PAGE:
The purpose of this research is to introduce a new data analysis method called Scale Invariant Geometric Data Analysis (SIGDA). SIGDA has been shown to be more informative than more common data analysis methods, such as Principal Component Analysis (PCA). SIGDA is used to visualize complex data sets in a way that accurately preserves data patterns and behavior. SIGDA is designed to preserve relative ratios in a numerical matrix, and the number of entries has to be more than the total number of rows and columns. Our research involved providing a simple explanation of SIGDA's mathematical process—simple enough for the public to understand—and constructing educational materials to promote the use of SIGDA. I worked with my mentor, Max Robinson, to create posters and presentations to illustrate how SIGDA works. We used feedback from fellow scientists to continue to update and simplify the material to a level that a high school student could understand.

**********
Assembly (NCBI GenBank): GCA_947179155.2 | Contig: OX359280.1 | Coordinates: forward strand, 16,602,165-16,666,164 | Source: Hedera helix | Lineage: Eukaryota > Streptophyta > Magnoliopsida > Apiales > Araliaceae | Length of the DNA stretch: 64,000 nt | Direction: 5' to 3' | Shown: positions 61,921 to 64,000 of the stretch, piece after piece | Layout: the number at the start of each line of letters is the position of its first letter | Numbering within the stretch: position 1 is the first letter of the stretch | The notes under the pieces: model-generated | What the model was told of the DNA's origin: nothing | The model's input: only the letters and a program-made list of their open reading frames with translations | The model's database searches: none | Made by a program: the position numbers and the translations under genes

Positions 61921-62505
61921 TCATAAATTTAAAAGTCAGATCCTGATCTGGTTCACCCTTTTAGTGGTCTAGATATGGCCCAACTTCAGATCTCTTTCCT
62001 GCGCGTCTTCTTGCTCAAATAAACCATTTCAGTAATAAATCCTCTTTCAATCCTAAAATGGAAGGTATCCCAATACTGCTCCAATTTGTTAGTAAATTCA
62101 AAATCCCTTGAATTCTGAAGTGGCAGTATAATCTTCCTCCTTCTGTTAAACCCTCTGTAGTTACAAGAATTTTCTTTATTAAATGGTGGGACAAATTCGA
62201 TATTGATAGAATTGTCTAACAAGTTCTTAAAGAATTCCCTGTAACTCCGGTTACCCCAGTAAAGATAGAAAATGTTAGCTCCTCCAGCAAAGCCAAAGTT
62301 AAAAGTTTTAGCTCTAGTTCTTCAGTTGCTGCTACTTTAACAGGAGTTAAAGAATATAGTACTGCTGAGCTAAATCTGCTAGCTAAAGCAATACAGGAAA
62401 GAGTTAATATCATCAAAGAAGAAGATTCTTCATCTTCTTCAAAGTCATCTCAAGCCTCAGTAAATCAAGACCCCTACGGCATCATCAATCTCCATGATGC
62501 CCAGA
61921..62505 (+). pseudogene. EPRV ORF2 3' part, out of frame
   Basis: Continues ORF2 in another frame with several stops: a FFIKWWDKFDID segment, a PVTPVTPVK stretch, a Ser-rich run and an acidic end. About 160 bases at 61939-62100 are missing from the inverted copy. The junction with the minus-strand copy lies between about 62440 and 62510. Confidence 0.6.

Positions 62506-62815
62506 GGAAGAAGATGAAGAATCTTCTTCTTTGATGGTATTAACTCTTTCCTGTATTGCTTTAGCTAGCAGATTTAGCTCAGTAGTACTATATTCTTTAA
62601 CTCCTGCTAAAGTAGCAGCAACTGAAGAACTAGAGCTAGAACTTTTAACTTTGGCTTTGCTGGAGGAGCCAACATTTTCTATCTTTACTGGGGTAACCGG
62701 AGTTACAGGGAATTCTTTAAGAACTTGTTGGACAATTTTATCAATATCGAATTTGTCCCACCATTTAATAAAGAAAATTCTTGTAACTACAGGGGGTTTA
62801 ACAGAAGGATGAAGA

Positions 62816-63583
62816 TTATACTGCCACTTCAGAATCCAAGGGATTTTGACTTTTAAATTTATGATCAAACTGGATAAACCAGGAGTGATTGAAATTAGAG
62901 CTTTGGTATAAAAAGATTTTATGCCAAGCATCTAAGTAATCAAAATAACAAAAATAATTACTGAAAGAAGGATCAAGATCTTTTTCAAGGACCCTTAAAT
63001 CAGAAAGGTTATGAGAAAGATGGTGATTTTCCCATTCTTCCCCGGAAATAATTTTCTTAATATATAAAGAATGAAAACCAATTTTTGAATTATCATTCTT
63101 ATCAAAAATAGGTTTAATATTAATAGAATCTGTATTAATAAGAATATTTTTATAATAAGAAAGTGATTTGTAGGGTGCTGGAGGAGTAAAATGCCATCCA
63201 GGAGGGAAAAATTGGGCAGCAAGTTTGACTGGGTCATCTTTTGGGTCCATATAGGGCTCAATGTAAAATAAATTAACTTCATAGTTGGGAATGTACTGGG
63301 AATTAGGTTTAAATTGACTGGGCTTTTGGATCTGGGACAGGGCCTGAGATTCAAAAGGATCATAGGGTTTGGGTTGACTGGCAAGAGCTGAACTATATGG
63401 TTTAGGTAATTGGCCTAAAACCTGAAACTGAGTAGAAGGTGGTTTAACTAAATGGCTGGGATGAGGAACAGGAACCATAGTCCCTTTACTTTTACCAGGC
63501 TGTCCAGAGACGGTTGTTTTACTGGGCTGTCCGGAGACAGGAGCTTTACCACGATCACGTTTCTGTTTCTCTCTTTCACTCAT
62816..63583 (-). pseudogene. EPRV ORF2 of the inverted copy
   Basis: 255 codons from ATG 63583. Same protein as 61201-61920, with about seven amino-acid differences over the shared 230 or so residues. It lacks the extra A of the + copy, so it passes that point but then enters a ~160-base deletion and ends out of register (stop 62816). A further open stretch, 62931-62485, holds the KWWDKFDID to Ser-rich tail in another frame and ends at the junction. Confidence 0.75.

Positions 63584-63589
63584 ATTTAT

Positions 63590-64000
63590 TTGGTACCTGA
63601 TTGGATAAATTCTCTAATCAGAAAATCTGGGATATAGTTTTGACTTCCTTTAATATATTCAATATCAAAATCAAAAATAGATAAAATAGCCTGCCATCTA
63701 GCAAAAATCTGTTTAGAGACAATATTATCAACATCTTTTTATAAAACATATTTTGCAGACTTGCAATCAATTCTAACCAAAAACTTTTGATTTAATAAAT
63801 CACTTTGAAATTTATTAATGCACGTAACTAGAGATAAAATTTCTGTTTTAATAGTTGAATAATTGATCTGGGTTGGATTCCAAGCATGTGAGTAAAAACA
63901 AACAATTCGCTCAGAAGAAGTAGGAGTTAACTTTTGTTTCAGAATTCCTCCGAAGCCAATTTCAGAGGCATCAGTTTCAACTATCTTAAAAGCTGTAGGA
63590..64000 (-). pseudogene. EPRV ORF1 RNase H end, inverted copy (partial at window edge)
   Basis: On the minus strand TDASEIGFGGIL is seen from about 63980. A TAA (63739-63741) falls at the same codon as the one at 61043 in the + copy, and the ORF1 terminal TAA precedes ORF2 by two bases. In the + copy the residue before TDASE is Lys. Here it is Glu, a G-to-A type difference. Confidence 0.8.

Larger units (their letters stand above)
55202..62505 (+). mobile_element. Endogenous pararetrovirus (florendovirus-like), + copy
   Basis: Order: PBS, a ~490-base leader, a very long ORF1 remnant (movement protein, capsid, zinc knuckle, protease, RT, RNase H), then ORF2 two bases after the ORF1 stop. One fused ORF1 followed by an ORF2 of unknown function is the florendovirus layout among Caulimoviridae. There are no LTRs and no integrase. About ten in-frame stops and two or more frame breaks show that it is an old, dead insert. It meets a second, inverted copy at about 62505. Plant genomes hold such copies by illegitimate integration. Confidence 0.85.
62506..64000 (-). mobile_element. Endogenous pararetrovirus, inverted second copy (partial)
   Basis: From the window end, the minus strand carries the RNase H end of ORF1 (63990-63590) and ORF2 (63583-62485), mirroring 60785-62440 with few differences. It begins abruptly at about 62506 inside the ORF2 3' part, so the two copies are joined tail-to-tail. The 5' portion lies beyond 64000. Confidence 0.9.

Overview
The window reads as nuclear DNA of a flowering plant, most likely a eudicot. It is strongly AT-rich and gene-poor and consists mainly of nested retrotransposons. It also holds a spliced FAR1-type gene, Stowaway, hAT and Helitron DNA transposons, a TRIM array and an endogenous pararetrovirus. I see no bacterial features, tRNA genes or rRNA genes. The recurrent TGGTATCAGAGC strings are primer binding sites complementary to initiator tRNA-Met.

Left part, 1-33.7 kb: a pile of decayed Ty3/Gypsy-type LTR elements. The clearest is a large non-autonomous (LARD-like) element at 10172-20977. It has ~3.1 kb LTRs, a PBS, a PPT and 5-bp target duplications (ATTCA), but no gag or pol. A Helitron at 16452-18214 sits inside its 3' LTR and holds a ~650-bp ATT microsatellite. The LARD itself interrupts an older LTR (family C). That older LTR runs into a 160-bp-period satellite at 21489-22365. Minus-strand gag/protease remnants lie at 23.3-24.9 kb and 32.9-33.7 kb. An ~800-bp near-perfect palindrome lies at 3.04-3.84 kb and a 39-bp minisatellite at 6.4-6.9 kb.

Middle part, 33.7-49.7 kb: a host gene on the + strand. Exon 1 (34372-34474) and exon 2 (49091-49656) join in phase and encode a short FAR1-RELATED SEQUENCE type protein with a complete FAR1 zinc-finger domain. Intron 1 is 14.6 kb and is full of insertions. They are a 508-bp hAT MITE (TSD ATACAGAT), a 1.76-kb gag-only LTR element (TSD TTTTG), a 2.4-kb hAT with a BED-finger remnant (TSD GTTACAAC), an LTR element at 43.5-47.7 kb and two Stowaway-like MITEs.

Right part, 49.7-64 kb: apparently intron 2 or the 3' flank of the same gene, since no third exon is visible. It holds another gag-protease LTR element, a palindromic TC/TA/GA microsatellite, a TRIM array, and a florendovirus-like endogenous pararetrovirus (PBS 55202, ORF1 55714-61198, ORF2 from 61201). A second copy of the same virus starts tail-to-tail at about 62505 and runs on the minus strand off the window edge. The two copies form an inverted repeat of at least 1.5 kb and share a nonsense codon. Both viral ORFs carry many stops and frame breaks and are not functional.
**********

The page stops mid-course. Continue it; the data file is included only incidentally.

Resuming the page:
Genetics and Genomics | Multivariate Analysis


Max Robinson

Lab site

Institute for Systems Biology (ISB)

Funding Acknowledgement

The 2018 STEM Teacher and Researcher Program and this project have been made possible through support from Chevron (www.chevron.com), the National Marine Sanctuary Foundation (www.marinesanctuary.org), the California State University Office of the Chancellor, and California Polytechnic State University, in partnership with Institute for Systems Biology.



URL: https://digitalcommons.calpoly.edu/star/541


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